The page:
While the results of a recent poll indicate that most Malibu voters are not willing to finance wetlands restoration and the purchase of parks through higher property taxes, the same survey also found a slim majority of the local electorate supports the city acquiring open space and ball fields through a development agreement. Under such an agreement, the city would approve a proposed commercial development in exchange for a donation of vacant land from the developer.
The city commissioned the telephone poll — which was conducted over a five-day period last month by the polling firm Godbe & Associates — to test support for a $30 million bond measure the City Council had planned for next year’s ballot. The measure, if passed, would have financed the purchase of parkland and ball fields and the restoration of wetlands.
But because only a small percentage of those surveyed said they would be willing to face a hike in property taxes to secure more open space, the council dropped its plans for the bond measure.
According to the results of the poll, only 20 percent of the registered voters questioned said they would “definitely” support the bond measure, while 19 percent said they “probably” would. But weighed against the 42 percent questioned who said they would “definitely vote no” and the 11 percent who would “probably vote no,” the bond measure would have very little chance of passage, especially because it requires the approval of two-thirds of voters.
While the City Council was most keenly interested in testing support for a bond measure with the poll, the council also approved a question for the survey regarding a possible development agreement between the city and a developer.
Councilman Tom Hasse, who will likely hold a key vote should a development agreement come before the council, said in an interview last week that a development agreement might be a way for the city to get more parks and ball fields. “But the devil is in the details,” he said.
The question on the poll asked respondents whether they would support or oppose a development agreement that “could allow the property owner the legal right to develop their property at a higher density and/or speed approval of the project in return for providing a public benefit such as property for sports fields or the construction of a community center.”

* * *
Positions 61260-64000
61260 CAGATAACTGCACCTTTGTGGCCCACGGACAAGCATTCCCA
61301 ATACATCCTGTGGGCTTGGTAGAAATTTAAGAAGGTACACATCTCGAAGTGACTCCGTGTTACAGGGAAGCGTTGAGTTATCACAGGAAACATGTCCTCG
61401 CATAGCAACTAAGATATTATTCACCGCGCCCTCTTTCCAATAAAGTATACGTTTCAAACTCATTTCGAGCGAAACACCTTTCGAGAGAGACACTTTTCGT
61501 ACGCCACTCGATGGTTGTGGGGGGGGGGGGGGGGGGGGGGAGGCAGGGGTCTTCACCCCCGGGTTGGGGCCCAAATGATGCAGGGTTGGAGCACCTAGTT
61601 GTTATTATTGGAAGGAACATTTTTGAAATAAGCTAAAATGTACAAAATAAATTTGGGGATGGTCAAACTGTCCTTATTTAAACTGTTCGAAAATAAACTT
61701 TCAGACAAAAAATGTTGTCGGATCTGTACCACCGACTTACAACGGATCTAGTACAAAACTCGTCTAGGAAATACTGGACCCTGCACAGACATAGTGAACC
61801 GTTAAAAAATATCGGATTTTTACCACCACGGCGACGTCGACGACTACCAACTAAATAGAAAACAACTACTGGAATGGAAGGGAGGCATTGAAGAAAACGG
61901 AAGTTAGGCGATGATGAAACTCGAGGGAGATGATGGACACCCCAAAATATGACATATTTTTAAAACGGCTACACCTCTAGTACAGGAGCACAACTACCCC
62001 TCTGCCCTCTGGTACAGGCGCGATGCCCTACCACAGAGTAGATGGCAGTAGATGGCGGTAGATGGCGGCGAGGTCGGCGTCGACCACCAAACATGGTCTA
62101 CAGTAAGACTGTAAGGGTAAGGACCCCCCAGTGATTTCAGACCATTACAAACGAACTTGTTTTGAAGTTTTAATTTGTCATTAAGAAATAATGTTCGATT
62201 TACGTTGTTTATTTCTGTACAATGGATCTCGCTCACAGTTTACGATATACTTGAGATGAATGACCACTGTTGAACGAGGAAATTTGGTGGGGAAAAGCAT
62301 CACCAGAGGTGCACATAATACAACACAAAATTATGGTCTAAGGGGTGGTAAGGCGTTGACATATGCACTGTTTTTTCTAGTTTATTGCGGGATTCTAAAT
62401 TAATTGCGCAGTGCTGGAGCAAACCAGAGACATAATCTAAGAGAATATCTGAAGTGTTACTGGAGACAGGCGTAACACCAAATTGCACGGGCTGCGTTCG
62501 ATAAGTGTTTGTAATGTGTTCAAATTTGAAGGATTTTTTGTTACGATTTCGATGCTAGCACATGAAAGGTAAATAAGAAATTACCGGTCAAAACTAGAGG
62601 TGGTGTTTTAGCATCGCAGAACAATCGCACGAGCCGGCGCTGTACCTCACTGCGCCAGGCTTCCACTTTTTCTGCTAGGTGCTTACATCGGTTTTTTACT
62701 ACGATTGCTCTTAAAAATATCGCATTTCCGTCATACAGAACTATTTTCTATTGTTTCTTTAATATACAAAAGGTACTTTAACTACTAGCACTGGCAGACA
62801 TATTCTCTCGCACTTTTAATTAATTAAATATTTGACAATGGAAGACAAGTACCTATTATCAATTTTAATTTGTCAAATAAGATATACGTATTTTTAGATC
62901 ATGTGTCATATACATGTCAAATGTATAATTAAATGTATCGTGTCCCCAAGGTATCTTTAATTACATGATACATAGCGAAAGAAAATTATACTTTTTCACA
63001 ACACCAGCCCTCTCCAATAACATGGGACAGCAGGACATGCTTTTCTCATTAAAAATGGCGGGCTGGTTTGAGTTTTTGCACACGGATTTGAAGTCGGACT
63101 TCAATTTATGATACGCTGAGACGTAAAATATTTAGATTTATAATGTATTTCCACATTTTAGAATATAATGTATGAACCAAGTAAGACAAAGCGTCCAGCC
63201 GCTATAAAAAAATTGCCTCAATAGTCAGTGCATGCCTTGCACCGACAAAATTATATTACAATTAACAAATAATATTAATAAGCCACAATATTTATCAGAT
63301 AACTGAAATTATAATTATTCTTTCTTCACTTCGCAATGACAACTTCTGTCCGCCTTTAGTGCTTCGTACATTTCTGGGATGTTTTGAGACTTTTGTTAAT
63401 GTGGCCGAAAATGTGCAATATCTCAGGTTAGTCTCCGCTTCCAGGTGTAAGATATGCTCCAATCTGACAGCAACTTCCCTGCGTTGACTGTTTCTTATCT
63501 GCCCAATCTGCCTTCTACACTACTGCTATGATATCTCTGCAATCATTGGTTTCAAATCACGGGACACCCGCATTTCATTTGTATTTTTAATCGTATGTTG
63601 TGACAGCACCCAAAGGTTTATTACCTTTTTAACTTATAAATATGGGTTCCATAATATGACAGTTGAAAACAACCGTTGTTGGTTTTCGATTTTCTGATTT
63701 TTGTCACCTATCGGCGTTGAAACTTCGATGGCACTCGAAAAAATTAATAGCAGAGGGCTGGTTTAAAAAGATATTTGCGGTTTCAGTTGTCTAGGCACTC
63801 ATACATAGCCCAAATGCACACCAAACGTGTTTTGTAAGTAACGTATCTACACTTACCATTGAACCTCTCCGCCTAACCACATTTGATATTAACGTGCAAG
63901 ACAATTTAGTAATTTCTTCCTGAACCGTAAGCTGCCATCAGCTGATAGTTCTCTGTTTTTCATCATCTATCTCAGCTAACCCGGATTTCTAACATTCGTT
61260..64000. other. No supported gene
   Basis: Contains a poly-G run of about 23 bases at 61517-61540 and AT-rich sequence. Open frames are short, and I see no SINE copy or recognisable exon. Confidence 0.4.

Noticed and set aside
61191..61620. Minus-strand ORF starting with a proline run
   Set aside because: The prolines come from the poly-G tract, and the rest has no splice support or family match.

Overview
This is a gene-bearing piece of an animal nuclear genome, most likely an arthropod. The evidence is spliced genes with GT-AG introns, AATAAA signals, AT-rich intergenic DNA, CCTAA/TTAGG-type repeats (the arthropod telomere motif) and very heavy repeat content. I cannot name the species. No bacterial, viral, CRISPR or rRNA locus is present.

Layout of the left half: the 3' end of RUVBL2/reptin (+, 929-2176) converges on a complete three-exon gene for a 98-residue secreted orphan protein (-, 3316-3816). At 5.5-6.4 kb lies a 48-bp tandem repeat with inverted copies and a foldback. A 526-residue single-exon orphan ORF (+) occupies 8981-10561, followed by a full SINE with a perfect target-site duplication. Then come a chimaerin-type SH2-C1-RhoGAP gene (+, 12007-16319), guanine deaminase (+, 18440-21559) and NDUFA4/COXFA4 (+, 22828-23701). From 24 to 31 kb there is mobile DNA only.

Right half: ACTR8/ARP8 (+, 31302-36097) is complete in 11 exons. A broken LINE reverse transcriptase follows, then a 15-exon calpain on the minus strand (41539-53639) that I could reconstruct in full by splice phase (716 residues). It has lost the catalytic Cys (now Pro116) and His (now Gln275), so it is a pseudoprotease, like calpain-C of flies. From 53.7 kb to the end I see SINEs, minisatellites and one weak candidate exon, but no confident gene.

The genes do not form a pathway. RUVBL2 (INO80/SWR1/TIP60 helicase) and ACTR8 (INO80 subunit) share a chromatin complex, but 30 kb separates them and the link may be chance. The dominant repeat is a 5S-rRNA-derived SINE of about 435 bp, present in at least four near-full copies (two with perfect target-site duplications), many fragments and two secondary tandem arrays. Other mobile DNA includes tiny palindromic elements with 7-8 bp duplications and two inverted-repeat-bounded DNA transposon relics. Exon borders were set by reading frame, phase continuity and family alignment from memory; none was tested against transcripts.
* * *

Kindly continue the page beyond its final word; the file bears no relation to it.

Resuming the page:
Of those surveyed, 24 percent said they would “strongly support” such an agreement between the city and a developer, while 27 percent said they would “somewhat support” such an agreement.
The slim majority, 51 percent, who would support such an agreement, Hasse said, probably based their support on the option that permitted a speedier approval of the developer’s project, rather than the option that permitted the property owner to develop at a higher density.
He said that after years of opposition to large commercial development, he doubted the sentiments of the community had changed.
“In 1998, and in four out of five city elections, the candidates who won specifically campaigned on a slow-growth platform,” he said.
Hasse said he would personally not support a development agreement that provided a bonus density to developers, but he would consider one that included an expedited permit process.
“But there would have to be some preservation of open space,” he said.
In February, the Malibu Bay Company proposed a development agreement with the city that provided for a donation of land in return for the right to develop its properties throughout Malibu. The offer is currently stalled before the City Council’s Land Use Subcommittee.
Mayor Pro Tem Walt Keller, a member of the subcommittee, said recently that the Bay Company’s offer was “too vague. They never say anything definitive.” He also said he did not like that the Bay Company’s offer was contingent on the city approving development on all its properties. The company owns the Chili Cook-Off site, as well as properties at Trancas and on Point Dume.
David Resnick, of the Bay Company, said he was “encouraged” by Hasse’s remarks. Resnick said he would like to see a senior or community center and ball fields incorporated into a development agreement with the city, but he declined to address other, more controversial provisions, such as bonus density, that the Bay Company may place on the table.
“[That] will get worked out in the future,” he said. Meanwhile, he said, “We’re waiting for the city to give direction.”